NASSAU, Bahamas — The first race has not even been run. Action gets underway Saturday at jam-packed Thomas A. Robinson Stadium.
But, already, barring a security breach or unforeseen disaster, this inaugural edition of the IAAF World Relays can already be proclaimed a fantastic success.
Track and field needs innovation, creativity and out-of-the-box thinking. These relays are that, and more.
As Wallace Spearmon, the U.S. 200-meter specialist, said at a news conference here Friday, “As an athlete, I just want to say thank you because this is the first time this has been done,” adding a moment later, “The sky is the limit for this event.”
The IAAF can often, and fairly, be accused of being cautious in its nod to tradition.
But let’s give credit where it is due.
It is light years ahead of almost every other international sports federation in the Olympic movement in its understanding and its use of the digital space to promote its sport. The IAAF website is way better — broader, deeper, loaded with stats, more accessible — than anyone else’s. The IAAF’s phone app is superb. There’s now a Diamond League phone app that gives results — provided by Omega Timing — in real-time.
The overwhelming problem with track and field is the presentation of the sport itself. That is, on the field of play.
To make a long story short — a meet now is the same as a meet way back when.
Like, way, way, way back when.
For the track freak, it’s like renewing a long-running love affair.
The overwhelming problem, again, as time and experience have proven, is that there aren’t enough track freaks. To the average consumer, meets are cluttered, confusing and far too long.
Thus the genius of these relays.
Two nights. Easy schedule — 4×100, 4×200, 4×400, 4×800 and 4×1500.
Your mother can understand that, people. Even your grandmother. And there are likely to be a lot of Bahamas grandmas at this meet.
The stadium is sold out. Both nights.
The IAAF has arranged for extensive live television coverage — in the United States, on Universal Sports.
More interestingly, it will for the first time in its history be live-streaming. In Europe, the stream is available here.
Beyond all that, the mood here is light, easy — genuinely anticipatory.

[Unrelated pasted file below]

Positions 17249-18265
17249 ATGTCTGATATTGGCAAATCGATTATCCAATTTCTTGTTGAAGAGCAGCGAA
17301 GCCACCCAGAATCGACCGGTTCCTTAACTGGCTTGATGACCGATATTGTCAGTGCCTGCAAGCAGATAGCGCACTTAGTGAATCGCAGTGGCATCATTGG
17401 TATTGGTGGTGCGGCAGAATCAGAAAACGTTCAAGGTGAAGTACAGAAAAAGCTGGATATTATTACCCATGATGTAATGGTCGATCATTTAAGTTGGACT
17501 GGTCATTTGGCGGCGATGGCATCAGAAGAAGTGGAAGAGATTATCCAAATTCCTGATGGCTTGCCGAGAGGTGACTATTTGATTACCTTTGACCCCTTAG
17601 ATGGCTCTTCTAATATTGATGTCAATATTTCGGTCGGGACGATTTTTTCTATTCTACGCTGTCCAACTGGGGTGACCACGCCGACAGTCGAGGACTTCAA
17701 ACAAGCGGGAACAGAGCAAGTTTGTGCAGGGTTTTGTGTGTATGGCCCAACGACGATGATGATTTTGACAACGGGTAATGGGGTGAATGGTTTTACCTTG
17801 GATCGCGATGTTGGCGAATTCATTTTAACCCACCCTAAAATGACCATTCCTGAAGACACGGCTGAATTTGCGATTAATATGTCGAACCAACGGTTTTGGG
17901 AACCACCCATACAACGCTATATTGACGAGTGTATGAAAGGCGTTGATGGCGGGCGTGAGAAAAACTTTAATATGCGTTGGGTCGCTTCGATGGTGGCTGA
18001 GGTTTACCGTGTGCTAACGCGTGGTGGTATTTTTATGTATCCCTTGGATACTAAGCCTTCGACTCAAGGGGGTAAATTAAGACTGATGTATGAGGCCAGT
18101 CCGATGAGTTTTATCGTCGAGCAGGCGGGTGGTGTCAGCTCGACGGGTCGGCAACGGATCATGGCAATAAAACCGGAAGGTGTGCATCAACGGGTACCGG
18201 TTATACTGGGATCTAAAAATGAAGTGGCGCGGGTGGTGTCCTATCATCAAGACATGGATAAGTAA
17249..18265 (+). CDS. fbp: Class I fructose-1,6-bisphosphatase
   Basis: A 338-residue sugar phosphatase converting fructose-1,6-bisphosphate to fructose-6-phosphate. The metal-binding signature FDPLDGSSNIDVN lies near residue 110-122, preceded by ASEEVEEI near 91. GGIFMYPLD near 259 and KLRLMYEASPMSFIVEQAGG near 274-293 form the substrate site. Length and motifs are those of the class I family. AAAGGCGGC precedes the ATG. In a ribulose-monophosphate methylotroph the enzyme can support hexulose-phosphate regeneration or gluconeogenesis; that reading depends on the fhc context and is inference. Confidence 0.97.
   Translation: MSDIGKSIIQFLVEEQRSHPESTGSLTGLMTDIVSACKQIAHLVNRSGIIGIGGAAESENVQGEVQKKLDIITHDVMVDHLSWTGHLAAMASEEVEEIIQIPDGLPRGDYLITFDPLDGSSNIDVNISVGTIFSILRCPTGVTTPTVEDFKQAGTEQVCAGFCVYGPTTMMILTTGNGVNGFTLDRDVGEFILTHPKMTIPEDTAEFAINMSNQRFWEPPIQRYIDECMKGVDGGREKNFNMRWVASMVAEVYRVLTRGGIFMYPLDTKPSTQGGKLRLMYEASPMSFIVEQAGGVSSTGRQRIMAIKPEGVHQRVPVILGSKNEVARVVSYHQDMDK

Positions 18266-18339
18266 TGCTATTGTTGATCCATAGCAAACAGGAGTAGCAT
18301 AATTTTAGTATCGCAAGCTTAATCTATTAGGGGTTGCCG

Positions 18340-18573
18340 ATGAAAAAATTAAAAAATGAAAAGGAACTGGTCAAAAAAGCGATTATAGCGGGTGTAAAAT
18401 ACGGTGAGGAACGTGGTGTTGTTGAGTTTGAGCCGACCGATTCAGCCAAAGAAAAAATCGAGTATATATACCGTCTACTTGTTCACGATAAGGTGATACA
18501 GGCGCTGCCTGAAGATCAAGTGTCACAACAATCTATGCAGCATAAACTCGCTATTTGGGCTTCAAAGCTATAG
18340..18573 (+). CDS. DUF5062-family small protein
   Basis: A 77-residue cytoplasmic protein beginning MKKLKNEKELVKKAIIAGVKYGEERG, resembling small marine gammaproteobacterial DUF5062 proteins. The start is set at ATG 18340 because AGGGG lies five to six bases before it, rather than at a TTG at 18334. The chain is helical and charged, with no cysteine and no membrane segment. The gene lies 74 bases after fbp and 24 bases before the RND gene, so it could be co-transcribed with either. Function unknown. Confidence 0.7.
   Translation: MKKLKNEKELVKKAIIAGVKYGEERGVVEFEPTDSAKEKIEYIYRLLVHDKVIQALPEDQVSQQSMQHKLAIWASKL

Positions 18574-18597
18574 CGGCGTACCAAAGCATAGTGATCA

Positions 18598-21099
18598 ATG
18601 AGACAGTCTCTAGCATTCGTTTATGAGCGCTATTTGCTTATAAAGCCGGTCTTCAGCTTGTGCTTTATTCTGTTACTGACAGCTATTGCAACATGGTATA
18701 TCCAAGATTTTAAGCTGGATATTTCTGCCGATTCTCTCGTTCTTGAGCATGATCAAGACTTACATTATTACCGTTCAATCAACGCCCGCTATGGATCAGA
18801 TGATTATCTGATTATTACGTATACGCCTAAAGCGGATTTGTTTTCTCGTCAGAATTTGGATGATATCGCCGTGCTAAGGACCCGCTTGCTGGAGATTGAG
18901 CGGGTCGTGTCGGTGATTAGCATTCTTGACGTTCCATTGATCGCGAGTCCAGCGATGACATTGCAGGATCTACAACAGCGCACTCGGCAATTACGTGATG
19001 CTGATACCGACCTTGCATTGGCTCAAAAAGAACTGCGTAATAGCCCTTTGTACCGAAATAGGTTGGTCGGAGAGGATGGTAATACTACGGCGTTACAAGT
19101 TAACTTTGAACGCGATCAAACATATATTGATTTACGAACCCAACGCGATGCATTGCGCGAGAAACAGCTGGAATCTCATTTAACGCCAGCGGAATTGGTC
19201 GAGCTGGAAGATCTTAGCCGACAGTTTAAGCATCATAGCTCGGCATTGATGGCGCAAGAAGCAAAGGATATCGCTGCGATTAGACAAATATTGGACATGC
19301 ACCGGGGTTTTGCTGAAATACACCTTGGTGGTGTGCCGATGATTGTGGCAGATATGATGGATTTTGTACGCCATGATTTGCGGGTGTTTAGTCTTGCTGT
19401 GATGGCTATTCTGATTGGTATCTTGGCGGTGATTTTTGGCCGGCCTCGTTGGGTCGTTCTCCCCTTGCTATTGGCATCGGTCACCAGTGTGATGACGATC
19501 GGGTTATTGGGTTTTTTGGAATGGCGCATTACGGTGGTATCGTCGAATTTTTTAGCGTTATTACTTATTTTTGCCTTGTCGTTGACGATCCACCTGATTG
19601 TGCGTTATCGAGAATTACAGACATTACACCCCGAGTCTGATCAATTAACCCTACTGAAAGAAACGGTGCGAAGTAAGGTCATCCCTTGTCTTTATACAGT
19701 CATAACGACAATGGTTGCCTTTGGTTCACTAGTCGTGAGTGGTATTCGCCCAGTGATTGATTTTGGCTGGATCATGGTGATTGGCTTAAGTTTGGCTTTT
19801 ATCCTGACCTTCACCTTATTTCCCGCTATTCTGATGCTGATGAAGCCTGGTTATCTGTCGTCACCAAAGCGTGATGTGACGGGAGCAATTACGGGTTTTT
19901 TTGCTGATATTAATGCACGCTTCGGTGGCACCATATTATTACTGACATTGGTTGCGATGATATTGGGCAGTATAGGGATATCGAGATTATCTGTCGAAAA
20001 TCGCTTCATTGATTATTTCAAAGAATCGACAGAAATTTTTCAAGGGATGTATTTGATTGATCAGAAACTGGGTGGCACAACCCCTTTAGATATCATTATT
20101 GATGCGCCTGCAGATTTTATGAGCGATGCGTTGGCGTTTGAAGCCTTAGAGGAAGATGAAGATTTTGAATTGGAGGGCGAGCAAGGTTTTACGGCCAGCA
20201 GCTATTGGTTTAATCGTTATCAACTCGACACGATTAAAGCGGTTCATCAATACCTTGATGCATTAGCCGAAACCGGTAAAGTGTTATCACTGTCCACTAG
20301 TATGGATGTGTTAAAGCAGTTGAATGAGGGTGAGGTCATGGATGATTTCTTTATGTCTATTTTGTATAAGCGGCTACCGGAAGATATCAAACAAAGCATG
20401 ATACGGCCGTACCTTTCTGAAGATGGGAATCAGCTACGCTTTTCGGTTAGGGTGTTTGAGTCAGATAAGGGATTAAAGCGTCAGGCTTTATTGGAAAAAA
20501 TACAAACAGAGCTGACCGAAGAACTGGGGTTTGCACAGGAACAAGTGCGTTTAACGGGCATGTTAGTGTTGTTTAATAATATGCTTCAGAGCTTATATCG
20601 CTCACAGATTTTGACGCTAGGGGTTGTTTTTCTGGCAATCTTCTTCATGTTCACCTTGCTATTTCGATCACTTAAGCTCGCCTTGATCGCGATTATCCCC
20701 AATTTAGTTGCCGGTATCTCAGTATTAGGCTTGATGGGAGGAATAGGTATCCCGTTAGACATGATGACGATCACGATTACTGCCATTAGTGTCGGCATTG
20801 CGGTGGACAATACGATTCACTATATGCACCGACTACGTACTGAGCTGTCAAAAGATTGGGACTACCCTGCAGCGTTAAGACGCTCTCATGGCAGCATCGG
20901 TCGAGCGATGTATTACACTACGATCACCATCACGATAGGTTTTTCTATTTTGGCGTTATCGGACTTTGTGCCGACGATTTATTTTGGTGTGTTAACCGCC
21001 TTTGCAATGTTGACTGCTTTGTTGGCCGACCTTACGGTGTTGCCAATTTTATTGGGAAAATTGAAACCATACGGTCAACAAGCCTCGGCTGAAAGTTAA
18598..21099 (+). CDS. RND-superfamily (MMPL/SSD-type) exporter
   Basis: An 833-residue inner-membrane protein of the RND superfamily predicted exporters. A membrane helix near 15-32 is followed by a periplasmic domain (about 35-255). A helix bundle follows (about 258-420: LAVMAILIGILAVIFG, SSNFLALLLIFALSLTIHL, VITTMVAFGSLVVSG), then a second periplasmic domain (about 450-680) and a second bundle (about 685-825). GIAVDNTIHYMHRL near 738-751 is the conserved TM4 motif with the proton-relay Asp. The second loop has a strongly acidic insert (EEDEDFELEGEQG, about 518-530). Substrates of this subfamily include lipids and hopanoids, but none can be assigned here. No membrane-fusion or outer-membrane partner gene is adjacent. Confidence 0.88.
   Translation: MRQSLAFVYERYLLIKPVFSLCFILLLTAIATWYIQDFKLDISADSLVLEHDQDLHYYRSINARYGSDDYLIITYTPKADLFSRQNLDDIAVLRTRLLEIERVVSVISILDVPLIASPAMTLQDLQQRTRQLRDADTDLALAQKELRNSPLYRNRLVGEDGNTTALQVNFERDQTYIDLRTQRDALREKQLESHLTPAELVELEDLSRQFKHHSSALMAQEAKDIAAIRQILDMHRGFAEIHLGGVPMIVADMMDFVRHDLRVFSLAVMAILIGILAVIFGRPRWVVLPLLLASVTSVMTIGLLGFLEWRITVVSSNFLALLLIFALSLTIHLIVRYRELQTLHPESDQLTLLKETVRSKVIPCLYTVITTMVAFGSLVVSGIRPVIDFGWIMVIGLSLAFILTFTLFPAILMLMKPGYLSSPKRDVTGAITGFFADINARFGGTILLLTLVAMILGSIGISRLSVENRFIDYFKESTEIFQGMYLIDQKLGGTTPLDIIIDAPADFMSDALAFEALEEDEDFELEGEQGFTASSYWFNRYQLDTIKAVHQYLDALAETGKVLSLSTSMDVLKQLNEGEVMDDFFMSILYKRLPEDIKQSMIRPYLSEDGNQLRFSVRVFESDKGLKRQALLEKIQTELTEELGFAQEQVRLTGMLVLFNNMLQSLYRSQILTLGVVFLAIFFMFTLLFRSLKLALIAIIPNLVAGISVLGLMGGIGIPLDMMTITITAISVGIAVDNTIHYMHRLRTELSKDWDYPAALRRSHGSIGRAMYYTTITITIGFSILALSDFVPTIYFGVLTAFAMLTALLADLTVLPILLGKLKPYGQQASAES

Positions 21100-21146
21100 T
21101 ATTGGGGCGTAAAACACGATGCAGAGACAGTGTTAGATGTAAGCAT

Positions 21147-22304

For one, the weather and scenery are as you’d expect.
For another, pretty much everyone expects two, maybe three, world records to go down — the men’s and women’s 1500s and the men’s 800.
Maybe — though it does seem like a stretch — the sprints as well. “If I’m running 19 [seconds] and having to do a start, imagine what i can do in a relay,” Jamaican star Yohan Blake said of the 200.
All in, there’s a total prize package of $1.4 million, put up by the national sports ministry. Any world record is worth $50,000.
Teams are here from more than 40 nations — with more than 500 athletes — including the U.S., Jamaica, Kenya and Russia.
The unique twist to the upbeat mood is one that took U.S. middle-distance runners Morgan Uceny and Leo Manzano to explain. At the Olympics or world championships, she said, yes, everyone comes as a team. At the same time, you’re still competing against your teammates. Here — it’s truly a team atmosphere.
The last time it felt like this, Manzano said, was college. He said, “I’m excited to be out there and lay it on the line.”
How long before this sort of relay event becomes a fixture on the FINA swim calendar?
How long, too, before the track people take a clue from the swim people, who themselves have an innovative event coming up, the Singapore Swim Stars, a series of match races in September among the series of events opening the new national stadium and aquatic center there.
It’s clear that the Olympic Games and traditional world championships are fixtures, and rightfully so, on the sports calendar — swim or track. But in between there’s room to experiment.
Track needs the energy and excitement of the relays; it already has proven, in places like Manchester, England, that street racing is the way to go. The way forward would seem obvious: